The Warrior Economist ; While Britain Fought Hitler, Keynes Struggled with the US

Article excerpt

Anyone with the wherewithal to suffer through Economics 101 has encountered John Maynard Keynes, the 20th-century British economist who transformed his profession with his 1936 work "General Theory of Employment, Interest, and Money."

The book helped spark the Keynesian revolution, which put forth the seemingly radical notion that activist government policies - particularly fiscal policy - were appropriate to "manage" a country's economy and promote full employment.

For this and other contributions, Keynes is considered the father of modern macroeconomics, and stands alongside Adam Smith and David Ricardo as history's greatest economic thinkers. But Robert Skidelsky, a University of Warwick historian and author of a massive three-volume biography of Keynes, finds such accolades wanting. In the concluding volume "Fighting for Freedom," which covers the last decade of the economist's life (1937-1946), Skidelsky provides a masterly chronicle of Keynes's legacy as a statesman, an orator, and a patriot for Britain.

Against the backdrop of World War II, Keynes fought a parallel war in which the key strategists were not generals, but economists battling for postwar economic supremacy. His foe: the United States, then an upstart economic superpower.

Much of the book is devoted to Keynes's five "missions" to the United States, during which he negotiated American economic assistance to Britain and, together with US Treasury official Harry Dexter White, helped shape the rules of the postwar global economy.

Already a world-renowned economist, Keynes made for a peculiar government envoy. His reputation made him something of a hero to the young New Deal economists in Washington, but his intellectual condescension grated on US negotiators. Moreover, despite their support for Britain against Germany, the Americans viewed the British imperial tradition with deep misgivings and, according to Skidelsky, were determined that "the United States, not Britain, would be the leader of the postwar free world." In this context, the Americans were wary of Keynes, who "with his subtle intelligence epitomised the traps which a declining civilization could set for a rising one."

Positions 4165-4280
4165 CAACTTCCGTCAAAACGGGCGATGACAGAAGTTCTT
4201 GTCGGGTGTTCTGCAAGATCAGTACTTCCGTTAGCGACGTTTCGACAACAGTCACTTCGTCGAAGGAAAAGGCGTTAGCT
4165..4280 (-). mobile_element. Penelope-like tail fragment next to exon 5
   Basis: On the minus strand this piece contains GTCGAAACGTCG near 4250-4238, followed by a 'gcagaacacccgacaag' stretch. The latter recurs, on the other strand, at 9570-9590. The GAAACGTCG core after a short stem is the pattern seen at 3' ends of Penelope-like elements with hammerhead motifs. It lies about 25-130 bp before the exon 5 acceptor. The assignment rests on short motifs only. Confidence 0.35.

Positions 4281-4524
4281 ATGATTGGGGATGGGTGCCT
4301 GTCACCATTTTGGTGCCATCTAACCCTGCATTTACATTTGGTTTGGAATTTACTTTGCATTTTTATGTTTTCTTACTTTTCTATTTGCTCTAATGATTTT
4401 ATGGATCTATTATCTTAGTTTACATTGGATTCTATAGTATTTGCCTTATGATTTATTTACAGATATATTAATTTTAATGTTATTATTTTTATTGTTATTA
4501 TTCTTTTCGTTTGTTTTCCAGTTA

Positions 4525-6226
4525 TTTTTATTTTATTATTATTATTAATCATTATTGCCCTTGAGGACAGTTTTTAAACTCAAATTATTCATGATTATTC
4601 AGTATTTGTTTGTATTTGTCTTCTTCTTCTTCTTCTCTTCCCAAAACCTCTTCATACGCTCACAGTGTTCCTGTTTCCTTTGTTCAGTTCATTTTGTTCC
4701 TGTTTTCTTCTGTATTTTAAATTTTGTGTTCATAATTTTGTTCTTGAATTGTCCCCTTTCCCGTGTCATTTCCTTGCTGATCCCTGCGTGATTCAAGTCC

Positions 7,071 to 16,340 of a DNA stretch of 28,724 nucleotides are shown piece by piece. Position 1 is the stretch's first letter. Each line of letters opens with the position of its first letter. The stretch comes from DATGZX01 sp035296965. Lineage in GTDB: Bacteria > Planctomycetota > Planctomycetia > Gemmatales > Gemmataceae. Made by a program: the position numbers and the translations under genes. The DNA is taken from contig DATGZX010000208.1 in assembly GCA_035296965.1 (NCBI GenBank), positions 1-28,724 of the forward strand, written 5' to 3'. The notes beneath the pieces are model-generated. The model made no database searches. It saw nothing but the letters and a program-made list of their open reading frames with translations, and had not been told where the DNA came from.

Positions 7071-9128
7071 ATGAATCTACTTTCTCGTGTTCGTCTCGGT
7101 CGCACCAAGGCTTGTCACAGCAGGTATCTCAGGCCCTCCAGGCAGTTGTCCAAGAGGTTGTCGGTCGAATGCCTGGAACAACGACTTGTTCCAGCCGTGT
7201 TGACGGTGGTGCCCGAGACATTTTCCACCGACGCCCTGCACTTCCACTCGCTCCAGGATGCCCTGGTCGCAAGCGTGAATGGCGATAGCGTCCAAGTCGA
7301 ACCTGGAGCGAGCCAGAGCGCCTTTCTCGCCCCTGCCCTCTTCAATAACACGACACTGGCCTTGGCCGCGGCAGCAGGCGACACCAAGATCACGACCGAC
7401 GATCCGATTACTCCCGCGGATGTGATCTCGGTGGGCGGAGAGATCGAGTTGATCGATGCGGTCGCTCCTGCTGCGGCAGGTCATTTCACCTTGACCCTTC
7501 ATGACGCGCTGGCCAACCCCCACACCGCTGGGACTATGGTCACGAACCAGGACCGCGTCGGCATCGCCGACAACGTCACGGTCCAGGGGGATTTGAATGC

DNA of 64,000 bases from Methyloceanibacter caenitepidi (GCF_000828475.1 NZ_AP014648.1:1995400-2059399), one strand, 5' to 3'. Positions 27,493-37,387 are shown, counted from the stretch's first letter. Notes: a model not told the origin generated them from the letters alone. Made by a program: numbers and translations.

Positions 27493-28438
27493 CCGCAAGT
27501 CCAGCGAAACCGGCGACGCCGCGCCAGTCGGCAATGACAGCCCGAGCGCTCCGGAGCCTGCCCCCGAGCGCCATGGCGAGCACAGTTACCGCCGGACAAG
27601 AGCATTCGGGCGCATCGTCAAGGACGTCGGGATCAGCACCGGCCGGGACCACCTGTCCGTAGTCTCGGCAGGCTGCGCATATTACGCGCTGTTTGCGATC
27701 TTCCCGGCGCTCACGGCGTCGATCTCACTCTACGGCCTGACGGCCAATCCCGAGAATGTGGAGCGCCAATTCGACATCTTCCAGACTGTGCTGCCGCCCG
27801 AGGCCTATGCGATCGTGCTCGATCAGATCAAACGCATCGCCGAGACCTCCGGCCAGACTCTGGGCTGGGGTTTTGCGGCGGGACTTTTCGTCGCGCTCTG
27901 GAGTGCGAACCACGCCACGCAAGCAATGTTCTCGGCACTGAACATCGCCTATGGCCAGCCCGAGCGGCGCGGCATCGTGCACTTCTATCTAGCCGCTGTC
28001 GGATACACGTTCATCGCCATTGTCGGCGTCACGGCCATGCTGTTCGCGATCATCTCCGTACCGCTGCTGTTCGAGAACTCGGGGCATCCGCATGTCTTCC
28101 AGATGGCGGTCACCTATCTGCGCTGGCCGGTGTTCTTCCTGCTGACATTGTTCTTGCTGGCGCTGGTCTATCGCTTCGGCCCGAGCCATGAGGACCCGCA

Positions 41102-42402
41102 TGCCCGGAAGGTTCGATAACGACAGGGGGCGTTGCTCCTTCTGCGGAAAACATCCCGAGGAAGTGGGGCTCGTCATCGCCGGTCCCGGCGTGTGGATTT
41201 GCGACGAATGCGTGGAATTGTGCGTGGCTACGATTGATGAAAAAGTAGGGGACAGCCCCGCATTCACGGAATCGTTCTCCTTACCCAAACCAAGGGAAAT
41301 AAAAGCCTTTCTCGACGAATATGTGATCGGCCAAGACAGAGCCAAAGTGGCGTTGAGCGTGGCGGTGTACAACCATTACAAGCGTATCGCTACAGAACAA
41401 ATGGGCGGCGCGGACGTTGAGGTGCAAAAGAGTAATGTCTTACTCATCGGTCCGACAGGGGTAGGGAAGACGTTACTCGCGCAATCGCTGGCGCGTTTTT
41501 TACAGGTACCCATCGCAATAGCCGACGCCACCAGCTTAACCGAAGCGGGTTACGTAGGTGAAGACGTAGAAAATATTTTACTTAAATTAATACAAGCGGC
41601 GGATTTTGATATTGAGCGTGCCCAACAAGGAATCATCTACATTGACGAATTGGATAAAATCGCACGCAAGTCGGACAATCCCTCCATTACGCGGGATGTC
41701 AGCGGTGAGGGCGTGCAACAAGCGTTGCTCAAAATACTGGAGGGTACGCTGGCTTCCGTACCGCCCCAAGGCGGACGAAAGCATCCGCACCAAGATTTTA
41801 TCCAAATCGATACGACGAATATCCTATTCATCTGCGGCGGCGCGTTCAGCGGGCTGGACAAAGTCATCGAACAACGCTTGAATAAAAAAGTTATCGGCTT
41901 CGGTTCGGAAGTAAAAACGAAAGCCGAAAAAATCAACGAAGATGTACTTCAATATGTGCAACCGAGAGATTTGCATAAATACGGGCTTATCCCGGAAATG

Ultimately, even Keynes's intellectual firepower was insufficient to overcome stark geopolitical realities. With Britain weakened and bankrupt by war, the United States held all the trump cards. The British ultimately obtained a loan from the United States (not a grant, as Keynes first sought), and were forced to give up the right to discriminate against US imports.

In letters to friends and colleagues, a frustrated Keynes described the experience as "the most harassing and exhausting negotiation you can imagine.... [The Americans] mean us no harm - but their minds are so small, their prospect so restricted, their knowledge so inadequate, their obstinacy so boundless and their legal pedantries so infuriating."

Such recriminations miss Keynes's own tactical misfires. Keynes attached "enormous significance to the use of language as an element of power," explains Skidelsky, yet at times his eloquence backfired. …

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